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Today's Features

  • Kitten season has begun at Cat Tails. Maxine and Missy are 8-week-old sisters who would love to find great new homes where they can romp and play. To see them, call Cat Tails at 253-1375 or visit its Web site at www.cattails.org. You can visit Maxine and Missy, as well as all the other cats and kittens available for adoption, at Cat Tails in the Corner Stone center at 6622 Beach Drive in Ocean Isle Beach. Visiting hours are 11 a.m.-1 p.m. Wednesdays, 11 a.m.-3 p.m. Saturdays and 1-3 p.m. Sundays. Other hours are by appointment. Cat Tails is also desperate for volunteers.

  • There’s a slob and a neat freak sharing an apartment, a loudmouth cop and a disastrous double-date with a couple of upstairs neighbors, but the Brunswick Little Theatre’s latest production of “The Odd Couple” is not what you’d expect.

    This year, longtime BLT member Thom Clemmons decided to direct playwright Neil Simon’s female version of the popular play, which Simon rewrote for a female cast in 1985.

  • One of my daughters relayed a story to me with the comment it might be a good column. The tale involved a supermarket bagger who was also living with Down’s syndrome.

    Scoffers might quickly race to Snopes to check out its veracity. Cynics might well sneer at its simplicity. Fable, fiction or fact everyone can glean value from most narratives, no matter how accurate the details might be.

    This presentation about Johnny, the supermarket bagger in Akron, Ohio, fits the description of valued and valuable sketches.

  • Even though that silly Pennsylvania groundhog predicted six more weeks of winter, I don’t think you’ll have to worry about that in our neck of the woods. After a cold blast, we’ve had a few warm days. That means it’s time to get some late winter chores done.

  • When in a restaurant, a dinner for two always seems special. Whether you’re a couple or a couple of old friends, it always seems like a special occasion. Unfortunately, when the table for two is at home, it isn’t regarded with the same kind of reverence.

    Making meals for two rather than a large crowd can reintroduce you to the enjoyment of cooking just for the two of you. When you don’t have to plan for feeding large groups, preparing food can be fun again.

  • March is a busy month for gardeners around the house, in the vegetable garden and in the landscape. Here are some gardening tips for you to consider this month.

    Houseplants

    Repot houseplants in fresh commercial potting mix. Before reusing old pots, clean them with detergent and water, or 10 percent chlorine bleach solution, to remove salts and disease-causing microorganisms. Most commercial potting mixes have some fertilizer in them, so wait a month after repotting before fertilizing.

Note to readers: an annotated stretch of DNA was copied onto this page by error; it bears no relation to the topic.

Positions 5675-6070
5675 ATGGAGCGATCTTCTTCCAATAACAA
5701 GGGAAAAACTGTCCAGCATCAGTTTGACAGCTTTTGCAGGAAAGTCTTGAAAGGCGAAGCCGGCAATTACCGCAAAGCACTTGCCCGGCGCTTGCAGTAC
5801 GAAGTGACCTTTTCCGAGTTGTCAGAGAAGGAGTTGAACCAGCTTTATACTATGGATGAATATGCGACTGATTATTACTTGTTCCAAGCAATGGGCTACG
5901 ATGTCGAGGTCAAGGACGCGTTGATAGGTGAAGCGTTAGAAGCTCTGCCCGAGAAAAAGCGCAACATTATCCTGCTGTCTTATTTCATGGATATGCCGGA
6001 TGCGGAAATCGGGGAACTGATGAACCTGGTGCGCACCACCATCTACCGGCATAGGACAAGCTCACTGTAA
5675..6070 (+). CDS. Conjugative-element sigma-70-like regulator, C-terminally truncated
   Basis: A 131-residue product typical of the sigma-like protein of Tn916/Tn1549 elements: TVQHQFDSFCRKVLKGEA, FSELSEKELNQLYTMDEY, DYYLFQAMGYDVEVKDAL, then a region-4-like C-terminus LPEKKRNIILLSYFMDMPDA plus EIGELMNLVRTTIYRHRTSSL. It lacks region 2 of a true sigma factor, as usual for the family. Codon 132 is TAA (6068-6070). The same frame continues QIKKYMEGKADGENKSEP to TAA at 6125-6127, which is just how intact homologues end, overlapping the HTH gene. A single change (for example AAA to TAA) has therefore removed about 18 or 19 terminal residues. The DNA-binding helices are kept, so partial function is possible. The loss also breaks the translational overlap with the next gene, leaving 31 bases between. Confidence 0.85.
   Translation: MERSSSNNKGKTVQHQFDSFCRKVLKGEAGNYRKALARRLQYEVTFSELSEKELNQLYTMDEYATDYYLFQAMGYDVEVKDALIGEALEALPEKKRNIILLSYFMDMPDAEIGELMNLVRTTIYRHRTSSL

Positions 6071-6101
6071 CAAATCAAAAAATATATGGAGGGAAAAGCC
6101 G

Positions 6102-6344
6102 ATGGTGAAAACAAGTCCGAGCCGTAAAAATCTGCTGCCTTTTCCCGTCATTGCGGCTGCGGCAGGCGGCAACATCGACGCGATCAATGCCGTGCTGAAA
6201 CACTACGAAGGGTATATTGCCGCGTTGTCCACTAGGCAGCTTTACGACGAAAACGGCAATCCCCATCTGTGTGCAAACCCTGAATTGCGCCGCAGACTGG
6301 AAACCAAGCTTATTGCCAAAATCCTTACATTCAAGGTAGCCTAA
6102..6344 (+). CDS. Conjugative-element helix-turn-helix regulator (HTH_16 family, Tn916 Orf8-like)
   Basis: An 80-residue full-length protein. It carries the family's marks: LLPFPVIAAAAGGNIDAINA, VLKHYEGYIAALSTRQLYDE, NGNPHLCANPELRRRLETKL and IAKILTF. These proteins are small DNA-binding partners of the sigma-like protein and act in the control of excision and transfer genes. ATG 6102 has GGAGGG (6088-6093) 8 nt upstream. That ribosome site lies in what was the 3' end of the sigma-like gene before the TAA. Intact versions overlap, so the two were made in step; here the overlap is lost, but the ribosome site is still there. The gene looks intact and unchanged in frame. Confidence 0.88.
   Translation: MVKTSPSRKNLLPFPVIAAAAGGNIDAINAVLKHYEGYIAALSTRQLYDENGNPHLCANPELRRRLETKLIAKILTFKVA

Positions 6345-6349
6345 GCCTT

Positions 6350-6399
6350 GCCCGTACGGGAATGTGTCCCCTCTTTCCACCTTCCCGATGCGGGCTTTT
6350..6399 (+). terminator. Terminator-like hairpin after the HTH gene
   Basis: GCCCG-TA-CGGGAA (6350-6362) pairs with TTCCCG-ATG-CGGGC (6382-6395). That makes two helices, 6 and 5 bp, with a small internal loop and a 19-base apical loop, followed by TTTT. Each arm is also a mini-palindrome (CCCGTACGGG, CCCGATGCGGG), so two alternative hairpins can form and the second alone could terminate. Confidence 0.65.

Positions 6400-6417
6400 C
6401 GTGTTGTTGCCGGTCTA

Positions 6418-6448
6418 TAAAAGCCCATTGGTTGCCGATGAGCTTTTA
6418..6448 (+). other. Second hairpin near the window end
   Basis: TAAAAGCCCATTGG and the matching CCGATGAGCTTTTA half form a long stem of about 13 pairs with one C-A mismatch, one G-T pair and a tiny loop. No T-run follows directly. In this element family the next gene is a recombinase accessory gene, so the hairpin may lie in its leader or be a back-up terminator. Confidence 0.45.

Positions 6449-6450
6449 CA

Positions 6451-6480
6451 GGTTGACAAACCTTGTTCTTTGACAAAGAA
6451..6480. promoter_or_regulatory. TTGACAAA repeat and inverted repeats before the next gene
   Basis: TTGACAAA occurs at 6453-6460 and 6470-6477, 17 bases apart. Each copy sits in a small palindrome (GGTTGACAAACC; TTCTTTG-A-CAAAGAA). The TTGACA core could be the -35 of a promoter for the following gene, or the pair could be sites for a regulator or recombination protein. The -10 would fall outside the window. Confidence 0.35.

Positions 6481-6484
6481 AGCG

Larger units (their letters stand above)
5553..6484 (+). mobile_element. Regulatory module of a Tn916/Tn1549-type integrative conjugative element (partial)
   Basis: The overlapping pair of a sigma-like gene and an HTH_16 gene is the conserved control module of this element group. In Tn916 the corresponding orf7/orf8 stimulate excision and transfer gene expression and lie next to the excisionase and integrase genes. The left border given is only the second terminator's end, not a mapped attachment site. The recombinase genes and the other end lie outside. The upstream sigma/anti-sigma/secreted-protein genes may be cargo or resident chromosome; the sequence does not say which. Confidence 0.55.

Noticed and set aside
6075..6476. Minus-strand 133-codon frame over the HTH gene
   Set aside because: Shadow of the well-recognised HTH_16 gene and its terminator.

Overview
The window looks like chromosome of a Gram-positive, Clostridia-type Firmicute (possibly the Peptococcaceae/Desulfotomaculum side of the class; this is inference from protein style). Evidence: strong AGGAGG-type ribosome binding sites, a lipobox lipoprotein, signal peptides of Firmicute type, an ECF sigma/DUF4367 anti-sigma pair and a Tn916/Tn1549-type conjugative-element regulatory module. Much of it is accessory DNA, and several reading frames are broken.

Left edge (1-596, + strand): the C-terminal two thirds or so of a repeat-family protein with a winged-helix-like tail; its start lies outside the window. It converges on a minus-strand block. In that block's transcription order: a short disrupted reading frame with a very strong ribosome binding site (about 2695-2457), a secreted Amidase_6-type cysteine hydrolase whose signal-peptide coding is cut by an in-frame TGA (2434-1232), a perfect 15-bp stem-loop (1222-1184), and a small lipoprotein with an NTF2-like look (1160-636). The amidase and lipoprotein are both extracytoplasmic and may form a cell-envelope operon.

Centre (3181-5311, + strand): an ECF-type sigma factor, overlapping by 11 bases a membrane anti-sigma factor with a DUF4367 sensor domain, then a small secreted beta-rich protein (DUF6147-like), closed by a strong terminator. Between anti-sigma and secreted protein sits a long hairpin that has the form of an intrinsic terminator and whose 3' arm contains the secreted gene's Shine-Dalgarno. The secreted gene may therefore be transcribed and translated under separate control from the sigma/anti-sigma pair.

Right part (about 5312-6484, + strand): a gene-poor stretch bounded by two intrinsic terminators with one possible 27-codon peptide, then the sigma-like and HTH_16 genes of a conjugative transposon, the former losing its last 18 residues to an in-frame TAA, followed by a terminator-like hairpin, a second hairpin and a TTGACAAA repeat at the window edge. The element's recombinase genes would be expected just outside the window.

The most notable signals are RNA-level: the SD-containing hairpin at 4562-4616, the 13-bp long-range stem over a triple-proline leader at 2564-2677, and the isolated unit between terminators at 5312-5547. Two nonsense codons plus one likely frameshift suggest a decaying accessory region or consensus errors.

Edibles

  • Plan now to implement some time saving tips to keep your garden more maintenance free this summer.

    If you fertilize your lawn once this spring during a wet period, the fertilizer will go down into the soil and the roots will reach down after it.

  • Veronica Maresca and Tim Madison were married Feb. 21 in Charleston, S.C., by the Rev. Tal Madison, the groom’s brother.

    The groom’s daughter, Veronica Brooke Madison, served as flower girl.

    The bride wore an ivory satin halter dress accented by champagne-colored lace.

    She carried a bouquet of ivory and sahara roses accented with pearl pins.

    A reception followed at the Planter’s Inn in Charleston, S.C.

    The bride is the daughter Ann Maresca of Sunset Beach. She is employed at Carolina Golf Coast Properties Real EState.

  • Meet on Main Street this Saturday, March 14, for the 21st Annual St. Patrick’s Day Parade & Festival in North Myrtle Beach, S.C.

    Calabash Elks Lodge is among participants from Brunswick County who will be marching in the 9 a.m. “parade of green.” This includes the Elks’ renowned kazoo band members who have been rehearsing and will be in green and in tune as they step along in the festive procession.

  • The sound of thundering motorcycle engines will be heard throughout eastern North Carolina on March 28 as people gear up to fight cancer during a Hope Motorcycle Run.

    For the first time ever, Brunswick, New Hanover, Pender and Onslow counties are taking their Relay For Life fundraising efforts across all four counties. Understanding cancer knows no boundaries, volunteers are uniting for this event to make a difference in their communities.